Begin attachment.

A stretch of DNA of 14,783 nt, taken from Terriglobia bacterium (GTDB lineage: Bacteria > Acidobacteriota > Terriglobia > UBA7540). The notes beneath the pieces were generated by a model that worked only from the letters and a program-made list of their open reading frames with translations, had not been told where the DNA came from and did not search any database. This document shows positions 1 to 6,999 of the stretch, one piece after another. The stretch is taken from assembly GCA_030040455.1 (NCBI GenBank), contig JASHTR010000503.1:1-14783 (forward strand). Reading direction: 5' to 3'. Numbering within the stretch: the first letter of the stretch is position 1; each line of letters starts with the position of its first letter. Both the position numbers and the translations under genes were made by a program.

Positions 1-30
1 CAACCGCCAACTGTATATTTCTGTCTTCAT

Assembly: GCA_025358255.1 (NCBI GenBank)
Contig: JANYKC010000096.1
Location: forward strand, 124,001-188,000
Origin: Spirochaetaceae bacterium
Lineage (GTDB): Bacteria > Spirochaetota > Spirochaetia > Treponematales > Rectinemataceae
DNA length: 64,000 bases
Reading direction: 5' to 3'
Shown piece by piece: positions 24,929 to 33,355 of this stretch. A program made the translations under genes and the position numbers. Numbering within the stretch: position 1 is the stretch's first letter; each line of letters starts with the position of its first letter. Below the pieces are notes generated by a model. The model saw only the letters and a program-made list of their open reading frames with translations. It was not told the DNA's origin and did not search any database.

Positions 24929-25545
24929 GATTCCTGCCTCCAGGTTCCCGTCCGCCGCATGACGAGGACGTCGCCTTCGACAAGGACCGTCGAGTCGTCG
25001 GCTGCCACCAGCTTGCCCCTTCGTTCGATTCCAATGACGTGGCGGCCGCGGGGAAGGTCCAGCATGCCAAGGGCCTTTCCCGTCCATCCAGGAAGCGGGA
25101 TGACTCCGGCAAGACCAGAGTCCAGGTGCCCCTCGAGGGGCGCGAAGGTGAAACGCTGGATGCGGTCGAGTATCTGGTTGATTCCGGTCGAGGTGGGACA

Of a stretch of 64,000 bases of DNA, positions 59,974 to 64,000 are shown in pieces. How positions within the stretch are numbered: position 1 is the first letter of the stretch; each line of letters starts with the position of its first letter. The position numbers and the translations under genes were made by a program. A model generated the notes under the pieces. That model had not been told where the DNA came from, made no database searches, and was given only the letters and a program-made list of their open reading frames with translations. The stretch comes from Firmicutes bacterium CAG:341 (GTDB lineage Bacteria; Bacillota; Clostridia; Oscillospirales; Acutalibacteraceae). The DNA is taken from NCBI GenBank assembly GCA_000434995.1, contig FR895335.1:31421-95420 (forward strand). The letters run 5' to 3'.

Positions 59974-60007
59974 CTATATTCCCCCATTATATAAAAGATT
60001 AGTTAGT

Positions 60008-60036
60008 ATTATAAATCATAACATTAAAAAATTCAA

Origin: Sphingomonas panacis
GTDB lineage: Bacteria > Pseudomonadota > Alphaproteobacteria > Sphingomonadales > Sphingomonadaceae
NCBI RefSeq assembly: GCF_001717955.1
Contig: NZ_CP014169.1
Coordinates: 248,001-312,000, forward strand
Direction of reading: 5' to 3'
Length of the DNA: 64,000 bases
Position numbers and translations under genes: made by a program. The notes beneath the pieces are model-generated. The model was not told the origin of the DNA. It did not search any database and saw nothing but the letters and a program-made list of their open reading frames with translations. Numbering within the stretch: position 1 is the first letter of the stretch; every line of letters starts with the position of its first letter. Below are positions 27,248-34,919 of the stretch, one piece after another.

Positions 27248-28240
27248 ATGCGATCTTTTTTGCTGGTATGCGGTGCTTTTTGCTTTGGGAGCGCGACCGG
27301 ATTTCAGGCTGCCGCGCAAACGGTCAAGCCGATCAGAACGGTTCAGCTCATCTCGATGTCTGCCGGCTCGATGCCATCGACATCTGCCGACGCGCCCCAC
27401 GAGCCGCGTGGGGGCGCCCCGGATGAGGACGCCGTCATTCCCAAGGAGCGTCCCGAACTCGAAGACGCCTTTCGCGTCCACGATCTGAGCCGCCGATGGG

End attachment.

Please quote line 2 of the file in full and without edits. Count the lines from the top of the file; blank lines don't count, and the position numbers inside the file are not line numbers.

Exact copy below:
Positions 1-30